On 10/18/2013 11:22 AM, Bruno Marchal wrote:


On 18 Oct 2013, at 18:55, meekerdb wrote:

On 10/18/2013 12:48 AM, Bruno Marchal wrote:

On 18 Oct 2013, at 01:23, meekerdb wrote:

On 10/16/2013 11:55 PM, Jason Resch wrote:

    I see your reference and raise you a reference back to section 4.1 of

    http://arxiv.org/abs/quant-ph/0312136


From the paper:

"What of the crucial question: should Alice1 feel uncertain? Why, Alice1 is a
good PI-reductionist Everettian, and she has followed what we’ve said so far. So
she1 knows that she1 will see spin-up, and that she1 will see spin-down. There
is nothing left for her to be uncertain about.
What (to address Saunders’ question) should Alice1 expect to see? Here I
invoke the following premise: whatever she1 knows she1 will see, she1 should
expect (with certainty!) to see. So, she1 should (with certainty) expect to see
spin-up, and she1 should (with certainty) expect to see spin-down. (Not that
she1 should expect to see both: she1 should expect to see each.)"

But this is where the basis problem comes in.   Why is the experience classical?

Probably because our substitution level is above (or equal) to the "QM-level" (defined by the Heisenberg uncertainty)




Why doesn't Alice simply experience the superposition?

She could in case she has a quantum brain (quantum computer brain for example) so that she can exploit some Fourier transforms of the thought process in the all the terms of the superposition. But you have defended often Tegmark's argument that the brain is classical, and so she can experience only each branch, for the same reason that the WM-duplicated candidate can experience only Washington xor Moscow.


Yes, but now you're relying on physics to explain why experiences are classical - but people keep proposing that experiences or computation are fundamental and that physics is to be explained in terms them. In that case you can't appeal to the physics to say why the experiences are classical.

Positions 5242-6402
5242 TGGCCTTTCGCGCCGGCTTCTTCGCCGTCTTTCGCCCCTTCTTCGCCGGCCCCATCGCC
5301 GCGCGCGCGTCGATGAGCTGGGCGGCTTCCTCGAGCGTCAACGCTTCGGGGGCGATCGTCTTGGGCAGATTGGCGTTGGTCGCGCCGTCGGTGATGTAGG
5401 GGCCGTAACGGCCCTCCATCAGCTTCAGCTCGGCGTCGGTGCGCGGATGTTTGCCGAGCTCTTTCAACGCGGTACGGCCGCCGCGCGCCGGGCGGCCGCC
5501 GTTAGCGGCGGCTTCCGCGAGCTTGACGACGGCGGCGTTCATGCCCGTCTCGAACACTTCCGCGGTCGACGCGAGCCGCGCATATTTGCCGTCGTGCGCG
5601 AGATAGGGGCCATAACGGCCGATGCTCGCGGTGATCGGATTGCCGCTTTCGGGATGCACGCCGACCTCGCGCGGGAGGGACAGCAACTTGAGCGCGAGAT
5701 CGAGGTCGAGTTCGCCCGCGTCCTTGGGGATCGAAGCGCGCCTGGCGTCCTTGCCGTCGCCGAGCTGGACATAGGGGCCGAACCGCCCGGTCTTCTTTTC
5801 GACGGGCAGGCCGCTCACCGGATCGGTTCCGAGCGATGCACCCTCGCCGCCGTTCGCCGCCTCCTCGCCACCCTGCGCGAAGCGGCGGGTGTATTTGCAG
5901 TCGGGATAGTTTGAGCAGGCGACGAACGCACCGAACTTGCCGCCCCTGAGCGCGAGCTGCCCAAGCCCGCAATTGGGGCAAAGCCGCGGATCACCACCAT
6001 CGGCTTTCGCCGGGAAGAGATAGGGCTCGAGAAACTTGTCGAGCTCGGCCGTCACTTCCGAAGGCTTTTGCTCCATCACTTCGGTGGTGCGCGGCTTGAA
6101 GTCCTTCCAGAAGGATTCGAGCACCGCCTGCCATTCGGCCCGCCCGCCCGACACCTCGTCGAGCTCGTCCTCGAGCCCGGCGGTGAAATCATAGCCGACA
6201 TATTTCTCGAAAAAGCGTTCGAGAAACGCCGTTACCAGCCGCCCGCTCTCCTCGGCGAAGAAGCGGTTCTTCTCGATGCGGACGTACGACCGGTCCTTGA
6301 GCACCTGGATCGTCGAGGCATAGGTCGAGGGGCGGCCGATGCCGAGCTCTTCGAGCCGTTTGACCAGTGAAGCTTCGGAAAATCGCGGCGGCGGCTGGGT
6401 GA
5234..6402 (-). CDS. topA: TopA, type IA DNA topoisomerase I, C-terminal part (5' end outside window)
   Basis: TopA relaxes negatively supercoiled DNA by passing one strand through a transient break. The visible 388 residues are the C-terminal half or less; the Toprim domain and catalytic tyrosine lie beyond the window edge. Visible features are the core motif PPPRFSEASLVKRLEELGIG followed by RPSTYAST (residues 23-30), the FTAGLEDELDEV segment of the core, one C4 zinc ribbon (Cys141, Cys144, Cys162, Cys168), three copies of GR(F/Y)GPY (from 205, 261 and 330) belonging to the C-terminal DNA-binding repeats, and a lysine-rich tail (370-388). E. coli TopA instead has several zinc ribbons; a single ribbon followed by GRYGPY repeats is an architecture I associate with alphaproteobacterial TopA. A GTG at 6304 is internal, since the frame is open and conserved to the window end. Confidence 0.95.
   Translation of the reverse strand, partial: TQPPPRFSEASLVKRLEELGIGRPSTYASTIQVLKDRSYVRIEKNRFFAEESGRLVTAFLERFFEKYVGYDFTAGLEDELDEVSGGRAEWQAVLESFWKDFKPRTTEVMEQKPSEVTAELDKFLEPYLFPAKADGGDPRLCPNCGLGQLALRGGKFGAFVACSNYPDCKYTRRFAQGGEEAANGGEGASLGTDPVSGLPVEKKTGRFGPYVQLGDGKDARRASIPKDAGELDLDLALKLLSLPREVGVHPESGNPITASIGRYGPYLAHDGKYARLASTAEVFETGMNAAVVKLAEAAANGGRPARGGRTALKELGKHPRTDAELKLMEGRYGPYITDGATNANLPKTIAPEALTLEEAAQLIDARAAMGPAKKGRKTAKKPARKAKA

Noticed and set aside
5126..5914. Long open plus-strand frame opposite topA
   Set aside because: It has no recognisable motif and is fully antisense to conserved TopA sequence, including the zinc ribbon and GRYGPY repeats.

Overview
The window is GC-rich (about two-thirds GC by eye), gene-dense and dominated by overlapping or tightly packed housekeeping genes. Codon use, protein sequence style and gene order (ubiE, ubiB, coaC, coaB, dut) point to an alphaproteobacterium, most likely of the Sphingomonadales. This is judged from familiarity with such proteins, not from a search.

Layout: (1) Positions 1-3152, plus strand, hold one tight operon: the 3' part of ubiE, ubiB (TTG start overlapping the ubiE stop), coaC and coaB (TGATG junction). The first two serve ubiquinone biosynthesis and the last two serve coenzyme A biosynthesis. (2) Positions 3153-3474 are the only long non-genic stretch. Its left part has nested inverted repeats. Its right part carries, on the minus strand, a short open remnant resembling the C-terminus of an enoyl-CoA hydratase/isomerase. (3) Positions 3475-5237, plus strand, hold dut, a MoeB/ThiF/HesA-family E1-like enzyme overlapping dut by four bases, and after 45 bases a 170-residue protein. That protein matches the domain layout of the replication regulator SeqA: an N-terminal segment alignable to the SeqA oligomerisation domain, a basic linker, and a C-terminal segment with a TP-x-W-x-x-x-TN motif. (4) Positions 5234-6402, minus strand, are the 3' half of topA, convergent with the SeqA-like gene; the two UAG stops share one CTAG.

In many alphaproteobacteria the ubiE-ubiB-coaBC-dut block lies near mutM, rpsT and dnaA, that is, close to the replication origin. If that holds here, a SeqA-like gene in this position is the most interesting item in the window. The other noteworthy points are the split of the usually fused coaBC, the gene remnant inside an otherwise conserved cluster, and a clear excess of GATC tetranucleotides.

I assume classical, boolean, platonist (= assuming p v ~p), from the start, at the meta-level, and for the machines I interview and studied. You need only to agree that the arithmetical propositions obeys classical logic. All scientists do that, as it is the simpler way to proceed. There are no quantum theorem, and quantum proof in physical books.

Quantum logic is an empirical discovery, and I interpret it literally (logic of alternative stories).

Some would say that MWI is far from 'literal', but I'll let that pass.

With comp, that empirical reality must be justified by boolean realities concerning the mind of classical, or not, machines.

It's that last sentence that bothers me. What does "must" mean in that context? I think it means "If my assumptions about a TOE are right then everything *must* be explained by my assumptions." But then it seems that you and others make a further leap and say that comp does explain everything - which is quite different than it "must explain them".


The thought experiences are simpler with a high level description, which is boolean, but at step seven that restriction is relinquished, as quantum computer can be emulated by classical machine, and we must explain why they seem to win the measure game.

Again, "We *must* IF my assumptions are right."


I was not relying on physics, but not in way which would imply physicalism.

?? You mean "I was relying on physics, but..."

Brent


Bruno

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